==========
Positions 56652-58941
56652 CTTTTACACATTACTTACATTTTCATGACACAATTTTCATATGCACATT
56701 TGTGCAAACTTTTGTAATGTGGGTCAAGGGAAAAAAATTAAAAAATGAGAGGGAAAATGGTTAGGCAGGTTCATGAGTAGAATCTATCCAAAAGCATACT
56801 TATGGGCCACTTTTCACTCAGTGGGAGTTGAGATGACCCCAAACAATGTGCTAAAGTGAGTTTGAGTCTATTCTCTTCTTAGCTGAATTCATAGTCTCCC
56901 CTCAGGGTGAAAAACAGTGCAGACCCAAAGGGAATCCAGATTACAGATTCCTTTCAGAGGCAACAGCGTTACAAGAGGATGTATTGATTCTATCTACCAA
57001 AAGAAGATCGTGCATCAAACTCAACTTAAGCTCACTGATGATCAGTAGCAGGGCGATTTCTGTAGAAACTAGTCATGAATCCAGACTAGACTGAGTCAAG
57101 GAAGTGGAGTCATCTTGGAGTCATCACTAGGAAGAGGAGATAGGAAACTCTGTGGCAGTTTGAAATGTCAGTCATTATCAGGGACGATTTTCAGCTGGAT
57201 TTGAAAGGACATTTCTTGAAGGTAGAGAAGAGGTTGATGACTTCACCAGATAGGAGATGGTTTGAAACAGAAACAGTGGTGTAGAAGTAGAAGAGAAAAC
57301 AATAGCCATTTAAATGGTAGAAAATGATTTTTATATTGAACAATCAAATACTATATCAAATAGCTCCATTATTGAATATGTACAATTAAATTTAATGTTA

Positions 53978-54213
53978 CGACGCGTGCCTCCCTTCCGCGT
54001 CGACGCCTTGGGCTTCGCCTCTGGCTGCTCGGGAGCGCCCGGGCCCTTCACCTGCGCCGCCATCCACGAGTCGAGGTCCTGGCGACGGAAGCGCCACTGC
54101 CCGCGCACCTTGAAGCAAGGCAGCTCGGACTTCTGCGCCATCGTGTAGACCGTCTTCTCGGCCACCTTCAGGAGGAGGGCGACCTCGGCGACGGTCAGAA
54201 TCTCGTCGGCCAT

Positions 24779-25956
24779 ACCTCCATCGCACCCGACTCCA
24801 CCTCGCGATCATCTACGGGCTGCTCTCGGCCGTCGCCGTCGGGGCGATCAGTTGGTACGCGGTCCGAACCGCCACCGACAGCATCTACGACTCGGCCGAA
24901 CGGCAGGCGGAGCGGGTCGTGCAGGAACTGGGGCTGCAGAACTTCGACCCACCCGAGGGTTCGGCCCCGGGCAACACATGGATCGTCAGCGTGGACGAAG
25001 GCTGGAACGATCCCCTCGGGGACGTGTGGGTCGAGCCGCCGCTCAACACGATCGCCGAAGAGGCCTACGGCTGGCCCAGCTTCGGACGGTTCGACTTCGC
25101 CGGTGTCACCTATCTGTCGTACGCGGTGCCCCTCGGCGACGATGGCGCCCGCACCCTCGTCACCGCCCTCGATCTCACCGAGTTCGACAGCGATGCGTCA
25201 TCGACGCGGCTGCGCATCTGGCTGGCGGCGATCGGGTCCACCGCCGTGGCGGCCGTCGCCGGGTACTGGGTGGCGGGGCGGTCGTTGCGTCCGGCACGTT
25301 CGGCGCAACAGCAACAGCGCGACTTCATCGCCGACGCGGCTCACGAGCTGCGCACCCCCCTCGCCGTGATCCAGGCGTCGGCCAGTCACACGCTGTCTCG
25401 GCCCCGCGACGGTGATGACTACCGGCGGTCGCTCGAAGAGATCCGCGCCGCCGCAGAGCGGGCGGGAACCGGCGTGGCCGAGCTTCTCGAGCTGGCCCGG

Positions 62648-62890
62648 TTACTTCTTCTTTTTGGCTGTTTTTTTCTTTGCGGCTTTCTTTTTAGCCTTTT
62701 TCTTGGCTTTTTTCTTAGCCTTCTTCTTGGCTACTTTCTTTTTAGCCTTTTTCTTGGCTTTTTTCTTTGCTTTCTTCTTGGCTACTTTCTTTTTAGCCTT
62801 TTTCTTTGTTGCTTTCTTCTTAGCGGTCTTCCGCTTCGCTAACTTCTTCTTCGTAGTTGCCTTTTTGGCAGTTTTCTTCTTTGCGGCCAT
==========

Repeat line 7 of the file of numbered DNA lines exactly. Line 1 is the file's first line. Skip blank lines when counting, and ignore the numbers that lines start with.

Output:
57101 GAAGTGGAGTCATCTTGGAGTCATCACTAGGAAGAGGAGATAGGAAACTCTGTGGCAGTTTGAAATGTCAGTCATTATCAGGGACGATTTTCAGCTGGAT